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Shopify 101

In a previous post we touched on content management systems (CMSes)—what they are, what they do best and what to consider when selecting one. CMSes can do a lot but one thing they don't do well is ecommerce.

We love ecommerce here at Big Human and while there are many ecommerce platforms, the one that we are asked about most often is Shopify.  While we could discuss Shopify all day, (please reach out if you do too!) we’ve kept this piece pretty high level.

Shopify at its core is a platform on which to build an ecommerce site. That means that Shopify is right for you if your business sells a product, certainly online but perhaps also offline.

Design is key for any brand or company and should be one of your first considerations.  If you’re just starting out and have limited design capabilities or resources, Shopify has several templates to choose from. The templates can be customized by a designer if you want something a bit more unique.  If you really want a site that is completely your own, you can also have your own template designed (we love doing this) by a professional. Many larger businesses have a custom template designed to use on Shopify.  Customization serves as a way to strengthen the brand, differentiate and have a unique or at least a brand-specific on-site shopping experience. A custom-designed site makes a brand feel more sophisticated and more established to the shopper.  We may be a bit biased, but the potential competitive advantage of a tailor-made template shouldn’t be underestimated so if you have the budget for an agency—do it.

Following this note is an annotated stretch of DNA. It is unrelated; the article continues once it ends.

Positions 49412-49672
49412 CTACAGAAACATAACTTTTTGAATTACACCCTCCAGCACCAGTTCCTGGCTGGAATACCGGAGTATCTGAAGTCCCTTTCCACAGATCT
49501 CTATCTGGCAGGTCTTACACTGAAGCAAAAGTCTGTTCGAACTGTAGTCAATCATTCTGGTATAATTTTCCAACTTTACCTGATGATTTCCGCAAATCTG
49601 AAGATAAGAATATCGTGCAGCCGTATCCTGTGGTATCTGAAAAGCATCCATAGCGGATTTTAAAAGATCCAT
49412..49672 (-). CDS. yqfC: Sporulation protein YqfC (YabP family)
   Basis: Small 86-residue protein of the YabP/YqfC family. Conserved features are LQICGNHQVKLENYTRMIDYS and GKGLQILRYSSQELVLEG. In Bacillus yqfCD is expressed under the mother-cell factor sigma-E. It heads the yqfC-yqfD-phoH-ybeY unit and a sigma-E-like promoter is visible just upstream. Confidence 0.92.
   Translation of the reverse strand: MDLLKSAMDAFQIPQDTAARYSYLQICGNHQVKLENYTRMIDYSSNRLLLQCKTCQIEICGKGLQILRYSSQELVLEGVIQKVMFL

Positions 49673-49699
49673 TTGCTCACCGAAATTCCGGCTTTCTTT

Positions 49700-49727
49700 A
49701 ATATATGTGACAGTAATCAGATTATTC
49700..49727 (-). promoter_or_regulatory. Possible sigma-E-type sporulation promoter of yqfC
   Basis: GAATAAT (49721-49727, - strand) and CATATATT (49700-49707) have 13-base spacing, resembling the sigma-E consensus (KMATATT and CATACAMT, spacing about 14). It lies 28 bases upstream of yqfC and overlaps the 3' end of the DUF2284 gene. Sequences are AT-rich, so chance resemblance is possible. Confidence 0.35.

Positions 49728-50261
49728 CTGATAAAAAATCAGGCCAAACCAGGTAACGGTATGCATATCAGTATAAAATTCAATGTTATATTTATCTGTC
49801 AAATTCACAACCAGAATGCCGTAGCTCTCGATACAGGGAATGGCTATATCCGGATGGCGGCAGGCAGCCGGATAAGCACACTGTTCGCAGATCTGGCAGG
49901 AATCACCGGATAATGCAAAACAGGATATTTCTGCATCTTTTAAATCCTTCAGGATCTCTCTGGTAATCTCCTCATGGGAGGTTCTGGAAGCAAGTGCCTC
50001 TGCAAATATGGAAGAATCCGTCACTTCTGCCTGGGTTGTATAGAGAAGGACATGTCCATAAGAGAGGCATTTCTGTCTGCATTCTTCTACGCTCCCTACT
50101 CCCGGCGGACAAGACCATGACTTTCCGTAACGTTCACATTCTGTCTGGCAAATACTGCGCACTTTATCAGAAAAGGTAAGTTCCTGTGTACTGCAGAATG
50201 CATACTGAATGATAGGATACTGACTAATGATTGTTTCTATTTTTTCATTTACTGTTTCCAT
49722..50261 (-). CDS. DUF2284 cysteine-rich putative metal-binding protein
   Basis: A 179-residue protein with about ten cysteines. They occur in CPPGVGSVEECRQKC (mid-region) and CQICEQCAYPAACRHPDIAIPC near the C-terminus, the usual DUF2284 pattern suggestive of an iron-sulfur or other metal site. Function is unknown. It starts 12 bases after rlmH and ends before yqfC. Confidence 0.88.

A second—but crucial—consideration is integrations.  Shopify has a plugin for almost everything so increasing the  functionality of your site is not that difficult. Another important aspect of Shopify is that unlike many other platforms, it is a hosted solution.  This means it has central control over the data that integrations use and rely upon. This is rather crucial. Were an integration or plugin to go bananas or a major breach/hack to occur,  Shopify can quickly stop the API calls being made by that set of plugins, protecting you, your stores, and your customer’s data. Similarly, if there are known security breaches related to certain packages and services such as password encryption, 2FA (2 Factor Authentication) fixes, or new user capabilities in the dashboard, the fixes can be rolled-out all at once. For reference, were the same thing to happen in WordPress, you would need to know to backup your version of WordPress, then update it and cross your fingers because a backup and update are not always guaranteed to solve the problem.

In short, Shopify is a great option for ecommerce businesses of pretty much any size.  How you use Shopify ultimately depends on the needs of your business and the resources you have available.  If you’d like to talk shop about Shopify (pun intended), drop us a line here.

June 24, 2019TIL